Opinion

Orphaned animals are common this time of year | Island Wildlife | May 6

Last week I was sitting at my desk when a woman came to the door. She seemed a little anxious as she said, “I found a baby. I’m not sure if it’s a puppy or a fox. Can you help me identify it?”

I was surprised to learn that she actually had the animal in her car. In a flash, I was out the door. Indeed, she had a tiny baby fox in the back seat of her car. I took the animal into our wildlife hospital, where our staff set to work examining the fox.

He was clearly malnourished and dehydrated, so we had confidence that he was actually orphaned and not kidnapped.

Baby animal season is upon us. As spring comes, nature’s fecundity takes hold. You might not be lucky enough to see them, but the babies are all around us. Baby raccoons, barn owls, opossums, squirrels, pigeons, ducks, and a baby fox – we’ve had all of these babies arrive at our door this year.

Over the next month or so, we expect to also receive baby eagles, rabbits, owls, deer fawns, and baby birds of all shapes and sizes. It’s a joyful time in the wildlife hospital. It’s also a tremendously busy time that requires scores of dedicated volunteers working shifts from dawn to dusk.

Imagine holding a warm little raccoon baby as it suckles from a bottle. Her eyes aren’t open yet, but her little paws grip the bottle, just like they would grip her mother, as she hungrily sucks down her special formula. She starts purring as her little belly fills with the warm sustenance.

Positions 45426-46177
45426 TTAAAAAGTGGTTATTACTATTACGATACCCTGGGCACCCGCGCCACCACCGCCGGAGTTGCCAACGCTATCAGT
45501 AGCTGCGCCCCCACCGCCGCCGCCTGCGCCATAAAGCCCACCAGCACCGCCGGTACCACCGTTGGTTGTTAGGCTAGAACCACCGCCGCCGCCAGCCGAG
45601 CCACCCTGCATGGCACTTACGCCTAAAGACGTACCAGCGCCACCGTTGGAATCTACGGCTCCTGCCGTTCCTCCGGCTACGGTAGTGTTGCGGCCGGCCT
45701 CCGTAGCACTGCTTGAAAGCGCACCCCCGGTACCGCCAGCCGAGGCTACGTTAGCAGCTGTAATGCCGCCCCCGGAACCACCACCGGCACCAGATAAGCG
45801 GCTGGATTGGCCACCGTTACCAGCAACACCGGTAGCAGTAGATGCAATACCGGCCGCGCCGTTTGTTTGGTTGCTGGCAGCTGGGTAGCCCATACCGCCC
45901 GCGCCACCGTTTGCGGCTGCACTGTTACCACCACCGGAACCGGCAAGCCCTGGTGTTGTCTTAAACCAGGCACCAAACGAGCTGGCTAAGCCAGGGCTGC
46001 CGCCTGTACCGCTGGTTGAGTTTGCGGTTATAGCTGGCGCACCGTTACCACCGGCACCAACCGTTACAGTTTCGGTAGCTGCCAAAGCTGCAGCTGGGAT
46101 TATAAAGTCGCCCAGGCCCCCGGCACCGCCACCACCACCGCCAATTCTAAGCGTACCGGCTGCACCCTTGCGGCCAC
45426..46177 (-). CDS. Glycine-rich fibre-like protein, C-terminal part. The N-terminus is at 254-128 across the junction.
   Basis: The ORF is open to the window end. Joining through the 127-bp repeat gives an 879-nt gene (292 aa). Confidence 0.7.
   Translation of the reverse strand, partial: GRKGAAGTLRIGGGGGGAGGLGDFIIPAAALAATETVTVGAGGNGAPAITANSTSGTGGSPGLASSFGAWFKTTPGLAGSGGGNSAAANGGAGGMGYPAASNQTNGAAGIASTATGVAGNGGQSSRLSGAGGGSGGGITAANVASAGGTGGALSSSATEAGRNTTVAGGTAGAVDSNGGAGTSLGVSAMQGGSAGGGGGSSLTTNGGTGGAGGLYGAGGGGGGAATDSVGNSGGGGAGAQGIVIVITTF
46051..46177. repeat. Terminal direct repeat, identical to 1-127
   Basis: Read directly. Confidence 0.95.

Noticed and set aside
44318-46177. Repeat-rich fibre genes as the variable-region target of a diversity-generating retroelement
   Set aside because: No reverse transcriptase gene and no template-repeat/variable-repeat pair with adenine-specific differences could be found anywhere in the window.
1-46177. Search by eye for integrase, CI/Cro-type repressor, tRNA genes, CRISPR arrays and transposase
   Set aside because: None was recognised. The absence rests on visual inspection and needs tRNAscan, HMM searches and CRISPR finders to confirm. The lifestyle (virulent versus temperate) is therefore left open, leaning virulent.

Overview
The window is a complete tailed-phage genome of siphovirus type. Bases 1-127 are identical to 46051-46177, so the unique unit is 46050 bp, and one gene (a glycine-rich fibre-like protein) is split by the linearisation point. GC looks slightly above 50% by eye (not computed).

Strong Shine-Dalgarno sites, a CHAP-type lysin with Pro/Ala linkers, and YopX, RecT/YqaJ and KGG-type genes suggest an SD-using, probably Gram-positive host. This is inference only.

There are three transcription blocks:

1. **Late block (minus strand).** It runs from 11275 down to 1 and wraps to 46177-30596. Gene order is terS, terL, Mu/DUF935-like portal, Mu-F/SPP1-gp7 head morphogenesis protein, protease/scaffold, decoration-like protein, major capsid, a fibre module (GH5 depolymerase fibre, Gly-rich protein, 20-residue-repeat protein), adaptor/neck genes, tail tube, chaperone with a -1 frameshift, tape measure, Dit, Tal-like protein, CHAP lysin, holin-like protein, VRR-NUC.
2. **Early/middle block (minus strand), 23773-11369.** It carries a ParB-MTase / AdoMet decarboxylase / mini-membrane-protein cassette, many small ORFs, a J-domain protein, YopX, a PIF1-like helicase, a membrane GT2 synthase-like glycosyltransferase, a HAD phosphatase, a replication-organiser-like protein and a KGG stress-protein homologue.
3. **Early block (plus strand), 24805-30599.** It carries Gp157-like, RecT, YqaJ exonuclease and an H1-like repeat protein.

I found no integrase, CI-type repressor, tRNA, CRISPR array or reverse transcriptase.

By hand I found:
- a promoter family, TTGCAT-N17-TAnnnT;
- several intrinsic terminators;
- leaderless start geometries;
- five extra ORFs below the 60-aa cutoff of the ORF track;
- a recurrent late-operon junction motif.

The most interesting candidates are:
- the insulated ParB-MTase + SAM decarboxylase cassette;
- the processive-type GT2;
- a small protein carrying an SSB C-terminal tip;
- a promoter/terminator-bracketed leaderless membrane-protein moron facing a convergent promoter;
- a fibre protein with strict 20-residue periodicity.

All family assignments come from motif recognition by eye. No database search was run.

Or imagine a quartet of baby Stellar’s jays. Their eyes are still closed, and they have no feathers. They’re tiny pink bundles of life. As you open the lid to their container, a chorus of discordant chirping erupts as their heads snap up, beaks agape, begging for their crickets or mealworms.

The job does have its hazards. Most baby mammals have very sharp teeth and can easily mistake your finger for a nipple. Also, they don’t appreciate the cleaning that happens after the feeding.

The baby fox in particular does not like having his belly sponged off after he somehow gets half of his formula all over himself. Those little claws are sharp.

The sponging serves the dual purpose of stimulating him to pee. Bunnies have a particular penchant for peeing on you as you feed them.

Nevertheless, these innocent youngsters are worth all of the effort – the endless feedings, the bites, the scratches, the peeing.  It’s not their fault that their mothers were killed by dogs or cats or hit by cars.

Although our staff and volunteers receive immense satisfaction from saving their lives and watching them grow into capable juveniles, we work hard to keep them wild. They need to leave our facility feeling no affinity for us.

If you find a baby animal in the wild, please don’t assume it’s orphaned and pick it up.

If it’s a baby bird on the ground, see if you can find its nest and put it back in. If you can’t find a nest, call us. If you find a deer fawn or other baby mammal, step away from it and monitor it.

Most likely its mother is nearby, probably watching you. Some baby mammals are left alone for 10 or more hours during the day while their mother is out hunting or feeding. If you are concerned about the baby, call us.

On the other hand, if you see baby animals in the road, stop and immediately bring them to us. Or stop and call us.  We’ve received a remarkable number of reports this year of people running over baby animals rather than stopping to help them.

This baby fox wasn’t found in a road. He was found in a ditch, barking and yelping for his mother. We don’t know what happened to this baby fox or his mother, but I’m very happy to report that he’s doing fine.

We knew he’d recovered after he started ripping the nipples off of bottles. He’s now moved outside and is self-feeding. No more nipples for you, Mr. Little Fox.

Kol Medina is executive director of the West Sound Wildlife Center.

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